Samsung Electronics Company is considering opening a new facility for its home appliance products in the U.S., with the possibility of allocating some manufacturing from Mexico. The company's decision arrives amid pressure from President Donald Trump for companies to make more products in the U.S.
On March 8, the South Korea-based company announced it was planning to build a new plant in the U.S. to manufacture home appliances, making a capital investment of roughly $300 million, Reuters reports.
A Samsung spokesman disclosed the company began reviewing its manufacturing investments in the early fall of 2016. Talks of building a plant in the U.S. had been reported on as early as February 2016.
At least five states are vying to host the new facility, which will likely create 500 jobs. The company has not disclosed whether the new facility means it will move some of its manufacturing from Mexico.
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While Samsung has not stated whether its decision was influenced by Trump's proposed policies, the announcement arrives after vocal pressure from the president for companies to move manufacturing stateside or face an import tax.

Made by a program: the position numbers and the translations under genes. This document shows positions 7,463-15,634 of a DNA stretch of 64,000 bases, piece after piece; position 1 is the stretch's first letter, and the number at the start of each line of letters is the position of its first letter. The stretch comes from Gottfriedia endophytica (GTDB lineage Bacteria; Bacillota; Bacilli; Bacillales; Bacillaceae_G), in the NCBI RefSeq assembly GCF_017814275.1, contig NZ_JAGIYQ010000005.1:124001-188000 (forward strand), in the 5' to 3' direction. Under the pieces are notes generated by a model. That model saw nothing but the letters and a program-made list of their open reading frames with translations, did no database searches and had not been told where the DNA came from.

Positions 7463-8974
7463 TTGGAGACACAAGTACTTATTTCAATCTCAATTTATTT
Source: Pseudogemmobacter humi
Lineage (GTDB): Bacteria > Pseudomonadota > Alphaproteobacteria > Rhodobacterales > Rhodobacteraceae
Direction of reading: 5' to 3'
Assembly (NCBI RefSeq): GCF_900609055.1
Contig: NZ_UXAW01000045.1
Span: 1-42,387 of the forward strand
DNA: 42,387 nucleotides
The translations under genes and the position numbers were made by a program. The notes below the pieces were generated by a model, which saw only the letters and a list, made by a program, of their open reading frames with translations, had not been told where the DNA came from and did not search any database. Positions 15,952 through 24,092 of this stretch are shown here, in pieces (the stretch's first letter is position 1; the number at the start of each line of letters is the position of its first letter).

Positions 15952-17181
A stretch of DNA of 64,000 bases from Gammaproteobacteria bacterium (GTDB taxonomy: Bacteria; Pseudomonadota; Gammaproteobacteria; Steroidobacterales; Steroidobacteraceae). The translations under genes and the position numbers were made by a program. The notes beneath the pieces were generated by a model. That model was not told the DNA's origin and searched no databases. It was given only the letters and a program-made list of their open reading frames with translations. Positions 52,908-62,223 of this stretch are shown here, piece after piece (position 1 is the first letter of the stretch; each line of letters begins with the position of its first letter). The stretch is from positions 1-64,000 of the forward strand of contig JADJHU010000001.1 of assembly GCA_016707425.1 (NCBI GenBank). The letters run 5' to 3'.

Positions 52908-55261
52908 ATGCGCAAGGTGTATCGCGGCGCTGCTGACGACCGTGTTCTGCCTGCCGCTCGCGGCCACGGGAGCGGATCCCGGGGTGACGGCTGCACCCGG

On Feb. 28, Trump asserted during his first address before a joint session of Congress that the economic focus of his administration would be to increase domestic manufacturing.
"Hire American, buy American," Trump said, according to Fox Business.
The president's stance on manufacturing and his public criticism on social media toward companies that outsource appears to have had made an impression on manufacturers, particularly the automobile industry.
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"Pretty much everybody is dreading being the subject of a tweet," Kristin Dziczek of the Center for Automotive Research told The Guardian. "Getting hauled out into the court of public opinion with virtually no warning is not something anybody wants to get engaged with."
The president has called for slapping stiff tariffs on products brought to the U.S. from trading partners such as China and Mexico. Republicans in Congress, who have the authority to impose border taxes, have suggested placing a 20 percent tax on all imports, reports The Mercury News.
Professor John Vande Vate of Georgia Tech warns that a border tax would not stimulate job growth but instead just make basic goods more costly and hobble Silicon Valley companies like Apple.
"You and I are going to pay for it," Vate said.
Steven Calabresi, a law professor at Northwestern University, asserts that a border tax would "allow us to cut income taxes ... and get people back into the workplace or get them to work harder."